2. Any black hole the LHC might create will have only the mass of the particles involved in the collision. That's only going to be a couple of protons worth. Such low-mass black holes emit a large amount of Hawking radiation relative to their mass. And that emitted radiation comes from their mass. Low-mass black holes simply evaporate very quickly (within fractions of a second) after forming. So even if a black hole does get created, it'll disappear again probably before we even know it existed.
  3. Even if the black hole sticks around, it won't pull in enough to be a problem. Remember, black holes don't have any greater gravitational pull than anything else of the same mass, their only special property is how steep their gravity well is. The danger radius of such a low-mass black hole is going to be a fraction the size of a subatomic particle. It's going to have to hit another subatomic particle almost dead-center to suck in any additional mass. At this scale "solid' matter's 99.999% empty, so it's going to take that black hole a very long time (as in millions of years) to accumulate enough mass to begin to start pulling in matter on a macroscopic scale.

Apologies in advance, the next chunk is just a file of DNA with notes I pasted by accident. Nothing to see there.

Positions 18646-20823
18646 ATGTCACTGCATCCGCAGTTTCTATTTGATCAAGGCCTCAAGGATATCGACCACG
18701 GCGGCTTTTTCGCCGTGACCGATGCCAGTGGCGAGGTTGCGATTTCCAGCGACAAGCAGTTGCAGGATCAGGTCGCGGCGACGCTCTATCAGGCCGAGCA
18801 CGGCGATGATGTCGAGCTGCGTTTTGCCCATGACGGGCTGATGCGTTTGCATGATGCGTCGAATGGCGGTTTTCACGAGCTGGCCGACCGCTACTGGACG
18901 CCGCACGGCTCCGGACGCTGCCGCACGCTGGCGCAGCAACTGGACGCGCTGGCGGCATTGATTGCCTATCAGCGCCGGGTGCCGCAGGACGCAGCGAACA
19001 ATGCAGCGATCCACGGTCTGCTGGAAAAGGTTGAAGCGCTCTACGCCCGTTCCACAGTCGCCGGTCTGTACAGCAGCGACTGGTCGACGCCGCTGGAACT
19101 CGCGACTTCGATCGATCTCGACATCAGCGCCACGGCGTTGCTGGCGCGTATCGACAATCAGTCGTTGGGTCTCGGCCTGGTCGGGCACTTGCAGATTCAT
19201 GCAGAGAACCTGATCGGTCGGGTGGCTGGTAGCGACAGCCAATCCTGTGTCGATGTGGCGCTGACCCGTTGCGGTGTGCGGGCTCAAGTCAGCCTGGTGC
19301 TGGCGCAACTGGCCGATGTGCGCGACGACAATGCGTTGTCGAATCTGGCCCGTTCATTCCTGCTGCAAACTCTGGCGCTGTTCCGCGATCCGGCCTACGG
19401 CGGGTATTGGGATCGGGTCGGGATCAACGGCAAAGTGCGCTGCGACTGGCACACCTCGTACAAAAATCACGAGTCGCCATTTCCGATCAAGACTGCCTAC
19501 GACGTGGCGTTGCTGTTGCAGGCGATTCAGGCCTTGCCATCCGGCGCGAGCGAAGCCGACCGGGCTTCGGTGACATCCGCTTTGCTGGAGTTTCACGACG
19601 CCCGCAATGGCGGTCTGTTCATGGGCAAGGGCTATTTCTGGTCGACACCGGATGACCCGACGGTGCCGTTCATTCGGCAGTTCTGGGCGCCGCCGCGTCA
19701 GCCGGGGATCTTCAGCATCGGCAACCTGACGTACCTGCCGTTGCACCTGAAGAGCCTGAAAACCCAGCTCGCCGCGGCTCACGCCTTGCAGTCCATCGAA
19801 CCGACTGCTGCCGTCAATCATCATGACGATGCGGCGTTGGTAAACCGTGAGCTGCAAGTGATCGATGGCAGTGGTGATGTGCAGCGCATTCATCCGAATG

4. Ignoring the above, the black hole will have the same velocity vector and momentum as the particles that created it. That velocity'll be well above the Earth's escape velocity, and tangent to it's surface. Any black hole will simply continue in a straight line away from Earth, never to return.
  5. And even ignoring the previous points, this is the test phase. They've only turned on one beam to calibrate and align things. With only one beam, there aren't going to be any particles colliding. So even if the LHC could create black holes, it won't be creating them today.
So, I'm sorry, but the crowbar-wielding Gordon Freeman won't be getting any screen time because of the LHC.